If you've been in your home awhile, you've probably wondered about refinancing at some point in time. Interest rates are low. Whether you bought your home in the mid-2000s or even just five years ago, interest rates have decreased significantly. If you find yourself looking at today's interest rates and wondering, "should I refinance in 2023?" this guide is for you!
Should I Refinance in 2023? Assess Your Credit Situation
Refinancing is a relatively straightforward, sometimes time-consuming task. When you refinance your mortgage, you're essentially paying off your old mortgage with the proceeds of a new one. Therefore, you'll need to go through many of the same processes to refinance that you needed to do when you got your first mortgage. You'll need an appraisal. You'll also need to submit lots of documentation, and you'll need to qualify for a refinance like you would any other loan.
The fact that you're applying for a new loan to replace your old one means that you'll need to qualify for it the same way. Therefore, if you have bad credit, a high debt-to-income ratio, a lost job, or other potential pitfalls, you may want to hold off on refinancing until you resolve those.
For a conventional refinance, you'll need to meet the same qualifications as a new borrower. You will typically need a credit score of 620 and preferably 20% equity in your home. Without 20% equity, you'll still need to pay PMI, which can be quite substantial.
If you're interested in other government-backed loans, FHA mortgages have much less stringent credit score requirements. You can qualify for an FHA loan with a credit score of 580. If you have more than 10% equity, you can be eligible with a score as low as 500.
If you have a solid credit score, a relatively low debt-to-income ratio (40% or lower is preferable), and some equity in your home, those are all signs that refinancing might be a good idea.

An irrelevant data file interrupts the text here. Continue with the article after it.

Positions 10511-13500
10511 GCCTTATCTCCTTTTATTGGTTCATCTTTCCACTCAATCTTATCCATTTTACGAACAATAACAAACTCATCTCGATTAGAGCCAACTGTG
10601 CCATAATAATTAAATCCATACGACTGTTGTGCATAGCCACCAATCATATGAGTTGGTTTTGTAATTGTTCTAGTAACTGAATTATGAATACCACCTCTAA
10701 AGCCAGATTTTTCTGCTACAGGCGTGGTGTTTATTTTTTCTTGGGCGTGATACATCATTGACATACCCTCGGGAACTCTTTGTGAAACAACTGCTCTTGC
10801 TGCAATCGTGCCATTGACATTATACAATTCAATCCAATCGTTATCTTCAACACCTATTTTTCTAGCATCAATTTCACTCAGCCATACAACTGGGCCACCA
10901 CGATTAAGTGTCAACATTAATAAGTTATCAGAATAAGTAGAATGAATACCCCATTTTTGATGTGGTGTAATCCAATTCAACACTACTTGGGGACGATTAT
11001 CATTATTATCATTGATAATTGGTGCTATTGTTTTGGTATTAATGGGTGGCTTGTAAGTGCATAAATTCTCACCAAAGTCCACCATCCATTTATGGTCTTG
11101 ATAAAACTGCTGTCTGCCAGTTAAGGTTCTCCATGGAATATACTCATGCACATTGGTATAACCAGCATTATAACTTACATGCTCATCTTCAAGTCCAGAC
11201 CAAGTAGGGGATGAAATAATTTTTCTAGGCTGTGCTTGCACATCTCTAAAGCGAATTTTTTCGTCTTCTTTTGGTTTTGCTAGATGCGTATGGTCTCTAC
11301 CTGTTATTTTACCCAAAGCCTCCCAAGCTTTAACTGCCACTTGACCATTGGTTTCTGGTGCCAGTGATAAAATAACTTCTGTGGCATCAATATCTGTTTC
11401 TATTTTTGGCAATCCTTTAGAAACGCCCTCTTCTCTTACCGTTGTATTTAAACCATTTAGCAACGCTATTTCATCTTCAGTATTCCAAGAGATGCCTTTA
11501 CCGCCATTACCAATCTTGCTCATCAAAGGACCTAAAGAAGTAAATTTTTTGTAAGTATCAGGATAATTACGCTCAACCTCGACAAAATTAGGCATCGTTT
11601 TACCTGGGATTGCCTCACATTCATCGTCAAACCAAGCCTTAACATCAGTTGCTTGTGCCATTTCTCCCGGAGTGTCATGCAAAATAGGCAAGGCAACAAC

Assess the Financial Impact a Refinance Could Have
Before looking too much into refinancing, you should look at today's interest rates. They're not too hard to find online. For the 2023 calendar year, experts predict that rates will go up to between 3.1% and 3.3%.
By historical standards, these rates are low. Unless you've got a mortgage recently, there's a good chance that you can save some money (in theory) by refinancing in 2023.
However, just because you see a lower interest rate doesn't give you a "yes" answer to your "should I refinance in 2023" question. As with most financial dilemmas, there are other aspects of refinancing that you should consider.
Should I Refinance in 2023? Do You Want To Increase or Decrease Your Monthly Payment?
A low rate is a good start, but you might also want to ask yourself if you're going to increase or decrease your monthly payment. Increasing it will pay your loan off faster and permit you to pay less interest. Conversely, reducing it will lengthen your loan term and increase the interest you pay.
Remember, refinancing isn't just taking your existing loan and giving it a better interest rate. Instead, you need to apply for a brand new loan. If you're five years into a 30-year term, you'll reduce your monthly payment by getting a new 30-year mortgage. Not only will your interest rate probably go down, but you'll now amortize 25 years left of monthly payments over 30 years. Of course, you'll now take another 30 years to pay it off instead of 25.
Conversely, perhaps you got a fantastic new job and cleaned up your credit recently. Instead of that 30-year loan at 4% you got back in 2014, you want to amortize over 15 years and lower your rate to 2.5%, now that you can afford it. Sometimes you can refinance to get a lower rate and decrease the duration of your mortgage!